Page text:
Perhaps instead of just writing about it, and indeed making what might be considered to be insulting comments, accusing plot holders of being selfish by, “jealously guarding what they already have,” Cllr Potter, with his privileged access to council files and records, might like to reveal the whereabouts of all these acres of “publicly owned wasteland” that are not liable to flooding, contaminated by previous industrial or municipal use, scheduled for development, common land, or otherwise unsuitable for use as allotments around the town?

    As for his comment that “only those [plots] necessary for providing access to Weyside will be removed” this appears, from the published plan of the development as shown of The Guildford Dragon NEWS, to be incorrect. There is an access road, but this runs along the east side of the allotment site and well over 50% of the existing site seems to be scheduled for housing.

    As for his comparison with private rental sector tenants being “forced out” of homes by landlords, he is not comparing like for like. Bearing in mind that the head landlord for the allotment site is GBC, so the plot holders are in effect council tenants, just how many council tenants have been “forced out” of their homes recently? I’ll warrant it’s not very many.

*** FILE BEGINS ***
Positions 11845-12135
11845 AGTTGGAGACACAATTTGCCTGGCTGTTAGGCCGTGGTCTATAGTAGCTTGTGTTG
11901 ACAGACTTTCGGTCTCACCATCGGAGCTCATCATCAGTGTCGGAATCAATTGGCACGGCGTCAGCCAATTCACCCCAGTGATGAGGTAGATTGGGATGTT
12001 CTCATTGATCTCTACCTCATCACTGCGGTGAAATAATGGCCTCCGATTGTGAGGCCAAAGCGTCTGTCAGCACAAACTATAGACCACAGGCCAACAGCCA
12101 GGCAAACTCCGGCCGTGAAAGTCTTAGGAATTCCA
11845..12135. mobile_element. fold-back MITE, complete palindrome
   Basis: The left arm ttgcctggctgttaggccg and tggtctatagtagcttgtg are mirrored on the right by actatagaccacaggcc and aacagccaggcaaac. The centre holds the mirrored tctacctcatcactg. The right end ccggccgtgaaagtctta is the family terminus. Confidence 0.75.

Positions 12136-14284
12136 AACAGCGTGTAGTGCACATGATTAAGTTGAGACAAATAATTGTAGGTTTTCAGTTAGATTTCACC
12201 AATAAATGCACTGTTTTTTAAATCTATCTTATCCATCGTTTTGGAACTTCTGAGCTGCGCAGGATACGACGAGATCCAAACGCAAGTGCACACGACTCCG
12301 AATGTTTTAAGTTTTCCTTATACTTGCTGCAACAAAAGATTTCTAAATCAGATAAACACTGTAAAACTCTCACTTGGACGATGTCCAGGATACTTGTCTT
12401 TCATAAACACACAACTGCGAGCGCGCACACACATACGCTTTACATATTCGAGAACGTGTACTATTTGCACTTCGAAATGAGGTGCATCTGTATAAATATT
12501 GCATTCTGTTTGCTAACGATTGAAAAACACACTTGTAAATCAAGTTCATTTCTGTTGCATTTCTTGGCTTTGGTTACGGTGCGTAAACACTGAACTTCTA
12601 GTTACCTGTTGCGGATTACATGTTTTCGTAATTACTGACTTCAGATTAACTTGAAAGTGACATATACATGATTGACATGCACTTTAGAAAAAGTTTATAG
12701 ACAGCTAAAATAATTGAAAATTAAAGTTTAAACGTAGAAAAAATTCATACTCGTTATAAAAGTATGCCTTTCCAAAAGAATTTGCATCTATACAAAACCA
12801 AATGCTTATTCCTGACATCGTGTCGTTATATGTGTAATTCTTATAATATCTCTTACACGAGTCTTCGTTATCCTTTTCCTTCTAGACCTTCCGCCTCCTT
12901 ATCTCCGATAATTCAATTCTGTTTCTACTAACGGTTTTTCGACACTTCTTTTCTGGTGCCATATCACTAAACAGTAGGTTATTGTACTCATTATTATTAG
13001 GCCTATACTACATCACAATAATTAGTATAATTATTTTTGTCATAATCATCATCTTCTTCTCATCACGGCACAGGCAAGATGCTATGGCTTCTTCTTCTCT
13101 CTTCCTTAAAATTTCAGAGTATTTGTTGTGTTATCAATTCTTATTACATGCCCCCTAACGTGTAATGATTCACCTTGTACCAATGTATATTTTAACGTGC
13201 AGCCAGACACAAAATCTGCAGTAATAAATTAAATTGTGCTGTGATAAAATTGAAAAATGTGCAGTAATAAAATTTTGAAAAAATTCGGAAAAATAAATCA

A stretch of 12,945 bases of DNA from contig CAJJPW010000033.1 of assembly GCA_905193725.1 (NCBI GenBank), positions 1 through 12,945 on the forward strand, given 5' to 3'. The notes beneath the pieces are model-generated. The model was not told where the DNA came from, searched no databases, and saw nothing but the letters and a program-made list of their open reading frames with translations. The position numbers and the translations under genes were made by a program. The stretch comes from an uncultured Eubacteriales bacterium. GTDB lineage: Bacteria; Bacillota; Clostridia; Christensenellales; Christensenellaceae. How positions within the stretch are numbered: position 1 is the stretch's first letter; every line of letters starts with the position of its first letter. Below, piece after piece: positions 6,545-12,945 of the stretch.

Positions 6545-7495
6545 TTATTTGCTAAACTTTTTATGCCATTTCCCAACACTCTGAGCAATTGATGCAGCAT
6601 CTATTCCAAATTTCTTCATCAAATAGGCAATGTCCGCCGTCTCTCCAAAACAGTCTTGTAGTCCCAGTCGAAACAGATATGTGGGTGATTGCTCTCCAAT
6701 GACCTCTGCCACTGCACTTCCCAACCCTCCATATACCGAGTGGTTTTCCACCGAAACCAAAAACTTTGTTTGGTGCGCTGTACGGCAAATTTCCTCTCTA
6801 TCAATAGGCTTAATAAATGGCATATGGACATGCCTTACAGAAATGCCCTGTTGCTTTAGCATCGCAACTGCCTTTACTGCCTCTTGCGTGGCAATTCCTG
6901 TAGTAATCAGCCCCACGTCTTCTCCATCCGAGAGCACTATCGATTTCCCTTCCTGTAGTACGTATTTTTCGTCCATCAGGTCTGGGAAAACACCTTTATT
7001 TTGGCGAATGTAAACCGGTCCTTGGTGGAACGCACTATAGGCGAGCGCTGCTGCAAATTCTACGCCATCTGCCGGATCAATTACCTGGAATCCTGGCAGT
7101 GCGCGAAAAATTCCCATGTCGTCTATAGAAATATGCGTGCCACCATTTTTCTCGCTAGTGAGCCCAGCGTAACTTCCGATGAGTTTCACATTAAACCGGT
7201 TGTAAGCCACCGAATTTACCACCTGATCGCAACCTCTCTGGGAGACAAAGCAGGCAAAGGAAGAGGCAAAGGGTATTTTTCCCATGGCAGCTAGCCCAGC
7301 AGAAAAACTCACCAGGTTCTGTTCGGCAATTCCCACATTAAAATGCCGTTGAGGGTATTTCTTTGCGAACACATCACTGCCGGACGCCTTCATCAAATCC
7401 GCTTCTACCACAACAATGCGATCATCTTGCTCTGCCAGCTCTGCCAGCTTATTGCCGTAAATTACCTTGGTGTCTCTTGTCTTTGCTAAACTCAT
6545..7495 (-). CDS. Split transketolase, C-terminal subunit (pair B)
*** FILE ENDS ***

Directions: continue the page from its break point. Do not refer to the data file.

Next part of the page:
Finally, Cllr Potter trots out the line that if the allotments are not built on, this will put some 1,500 new homes and associated service facilities at risk. What utter nonsense. If the retention of a couple of acres of allotments at the edge of a development area, is truly putting an entire development in jeopardy, then there’s been some seriously poor planning by all involved.

    And no, I do not have, nor am I likely to seek an allotment.

  5. Jim Allen Reply

    January 17, 2021 at 9:34 pm

    I strongly suggest that all who are concerned should read all documents associate with the Weyside Urban Village and comment for or against the planning application on the GBC website.

    They should consider the destruction of our heritage and allotments, object to the 50% lack of parking, (sorry, no visitors allowed,) the no right turn to go to Woking, the inability to turn around and go back the way you came, and the asbestos.

    Just arguing on a political level when the whole project fails on a technical and practical level is pointless. And of course, to 500m sun shadow in January at 10am in the morning will affect new and old alike.